Captain America’s “Infinity War” Shield Underwent Major Last-Minute Change

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One of the most iconic aspects of the Captain America uniform, traceable all the way back to the character’s origins, would be his shield. While Cap’s first shield was a triangular, badge-shaped number, most people will describe the circular shield that debuted in “Captain America Comics #2” when asked to describe Cap’s shield. Despite the iconic nature of the circular shield, it had no presence in “Avengers: Infinity War.” Instead of a circular disc, Wakanda’s King T’Challa bestowed a futuristic shield upon the Sentinel of Liberty. As Kenneth Spivey, the creator of the prop tells things, creating the shield that made it into the film was a major time crunch.

Spivey has been responsible for constructing many of the props for Avengers: Infinity War, including various weapons and the Infinity Gauntlet. He shared that Captain America’s shield was one of the more difficult jobs he was given for the film. The reason for the difficulty? Receiving last-minute orders to alter the shield’s design. Beyond his triangular and circular shields, comics Captain America has wielded six different shields.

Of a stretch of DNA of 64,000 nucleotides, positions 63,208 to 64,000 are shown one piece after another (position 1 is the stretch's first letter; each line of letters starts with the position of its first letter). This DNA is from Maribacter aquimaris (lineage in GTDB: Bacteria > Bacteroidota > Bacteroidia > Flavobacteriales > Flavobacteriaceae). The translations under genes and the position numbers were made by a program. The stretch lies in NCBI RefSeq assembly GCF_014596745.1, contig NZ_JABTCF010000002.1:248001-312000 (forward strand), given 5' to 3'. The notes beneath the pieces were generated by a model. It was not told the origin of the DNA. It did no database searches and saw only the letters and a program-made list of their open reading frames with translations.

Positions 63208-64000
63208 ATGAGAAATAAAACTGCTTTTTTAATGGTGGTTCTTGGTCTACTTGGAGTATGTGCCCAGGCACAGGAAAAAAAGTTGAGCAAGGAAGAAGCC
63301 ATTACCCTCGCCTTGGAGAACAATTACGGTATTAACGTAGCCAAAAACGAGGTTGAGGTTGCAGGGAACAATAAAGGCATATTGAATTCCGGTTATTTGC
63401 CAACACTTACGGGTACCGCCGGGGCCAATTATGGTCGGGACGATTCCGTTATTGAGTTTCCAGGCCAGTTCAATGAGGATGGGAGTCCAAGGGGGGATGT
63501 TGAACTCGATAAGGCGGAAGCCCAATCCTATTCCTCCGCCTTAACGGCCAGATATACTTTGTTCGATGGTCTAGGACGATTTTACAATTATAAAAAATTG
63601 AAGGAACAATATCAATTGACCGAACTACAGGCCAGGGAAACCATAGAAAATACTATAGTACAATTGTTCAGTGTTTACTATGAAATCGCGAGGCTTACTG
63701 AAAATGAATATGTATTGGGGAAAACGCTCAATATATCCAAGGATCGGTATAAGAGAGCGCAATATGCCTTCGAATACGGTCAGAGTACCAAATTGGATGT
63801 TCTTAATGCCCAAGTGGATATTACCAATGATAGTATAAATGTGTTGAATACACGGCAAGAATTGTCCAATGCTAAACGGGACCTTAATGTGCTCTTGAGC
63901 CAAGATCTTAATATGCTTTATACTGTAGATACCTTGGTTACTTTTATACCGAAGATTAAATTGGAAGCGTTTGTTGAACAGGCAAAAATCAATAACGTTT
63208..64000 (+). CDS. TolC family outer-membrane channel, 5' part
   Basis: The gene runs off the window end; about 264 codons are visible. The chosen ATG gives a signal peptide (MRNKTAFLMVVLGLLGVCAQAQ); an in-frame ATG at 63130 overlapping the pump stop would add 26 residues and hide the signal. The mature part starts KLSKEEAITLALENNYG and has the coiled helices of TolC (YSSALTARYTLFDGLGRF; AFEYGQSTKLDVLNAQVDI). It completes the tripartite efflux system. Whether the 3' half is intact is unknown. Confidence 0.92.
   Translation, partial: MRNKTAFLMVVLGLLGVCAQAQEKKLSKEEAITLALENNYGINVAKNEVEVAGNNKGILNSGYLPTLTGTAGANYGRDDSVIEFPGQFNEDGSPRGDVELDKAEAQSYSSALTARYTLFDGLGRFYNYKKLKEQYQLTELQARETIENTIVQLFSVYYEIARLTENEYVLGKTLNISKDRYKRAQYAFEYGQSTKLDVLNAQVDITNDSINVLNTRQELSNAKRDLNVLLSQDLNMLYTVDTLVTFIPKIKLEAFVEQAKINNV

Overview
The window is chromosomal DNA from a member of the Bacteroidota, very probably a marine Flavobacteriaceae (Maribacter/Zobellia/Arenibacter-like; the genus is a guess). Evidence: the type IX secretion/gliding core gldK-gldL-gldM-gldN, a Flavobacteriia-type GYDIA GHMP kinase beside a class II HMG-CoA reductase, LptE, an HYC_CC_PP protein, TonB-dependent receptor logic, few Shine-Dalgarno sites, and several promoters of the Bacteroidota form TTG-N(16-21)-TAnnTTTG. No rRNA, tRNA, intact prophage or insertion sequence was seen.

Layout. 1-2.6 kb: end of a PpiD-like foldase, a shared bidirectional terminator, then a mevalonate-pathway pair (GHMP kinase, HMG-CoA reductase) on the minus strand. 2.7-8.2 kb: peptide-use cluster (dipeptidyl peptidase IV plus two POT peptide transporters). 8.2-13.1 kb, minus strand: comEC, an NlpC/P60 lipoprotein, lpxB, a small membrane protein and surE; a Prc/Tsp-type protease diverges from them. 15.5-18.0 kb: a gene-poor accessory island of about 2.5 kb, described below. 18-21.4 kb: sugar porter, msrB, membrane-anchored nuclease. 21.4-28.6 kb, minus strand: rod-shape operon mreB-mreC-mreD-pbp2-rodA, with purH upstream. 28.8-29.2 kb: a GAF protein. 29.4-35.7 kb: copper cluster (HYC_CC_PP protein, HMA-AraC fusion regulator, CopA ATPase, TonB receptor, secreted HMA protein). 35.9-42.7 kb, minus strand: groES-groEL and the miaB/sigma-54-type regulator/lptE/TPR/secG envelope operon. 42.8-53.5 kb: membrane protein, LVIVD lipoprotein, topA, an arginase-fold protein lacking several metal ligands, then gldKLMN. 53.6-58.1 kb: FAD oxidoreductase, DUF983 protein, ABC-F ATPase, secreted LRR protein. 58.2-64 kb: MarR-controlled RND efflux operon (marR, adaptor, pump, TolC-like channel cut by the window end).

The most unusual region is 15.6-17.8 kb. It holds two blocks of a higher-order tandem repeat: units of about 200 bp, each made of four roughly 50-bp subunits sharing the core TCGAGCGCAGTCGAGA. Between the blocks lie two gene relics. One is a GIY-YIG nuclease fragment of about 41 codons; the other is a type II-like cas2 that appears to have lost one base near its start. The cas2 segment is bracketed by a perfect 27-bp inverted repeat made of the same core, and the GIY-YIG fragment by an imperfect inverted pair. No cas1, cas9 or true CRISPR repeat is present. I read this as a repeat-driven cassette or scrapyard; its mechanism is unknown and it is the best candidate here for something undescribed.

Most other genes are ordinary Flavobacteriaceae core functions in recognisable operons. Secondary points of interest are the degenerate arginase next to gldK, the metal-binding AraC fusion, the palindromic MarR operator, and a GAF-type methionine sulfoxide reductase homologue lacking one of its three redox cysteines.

Spivey remarks that his original design entailed a long mass of metal that rose past Cap’s elbow and featured claw-like extensions in homage to Wakanda’s panther god. While Spivey was given three months to produce the claw, with a great deal of secrecy, he received new orders after constructing the prop shield. The new orders left him with a single day to create Cap’s Wakandan shield and necessitated designing it from scratch.

The final product was a mass of shaped sheet metal, made hollow and mostly composed of aluminum in order to minimize Chris Evan’s difficulty in wielding the prop. Despite Spivey’s work in producing a second shield, Marvel Studios designed to go another route and layer a lot of CGI over much of Spivey’s second shield.

Currently, Spivey still enjoys a working relationship with Marvel Studios but has kept to the usual trade secrecy about ongoing projects. While his work hours are filled with props to be made for various productions, Spivey has high hopes that he will get the chance to work on a “Star Wars” project. Even if he only got to craft some basic blasters, Spivey would be overjoyed to work with such a storied franchise. Considering the relationships between Marvel, Disney and Star Wars, it stands to reason that Spivey may get his chance in the near future.

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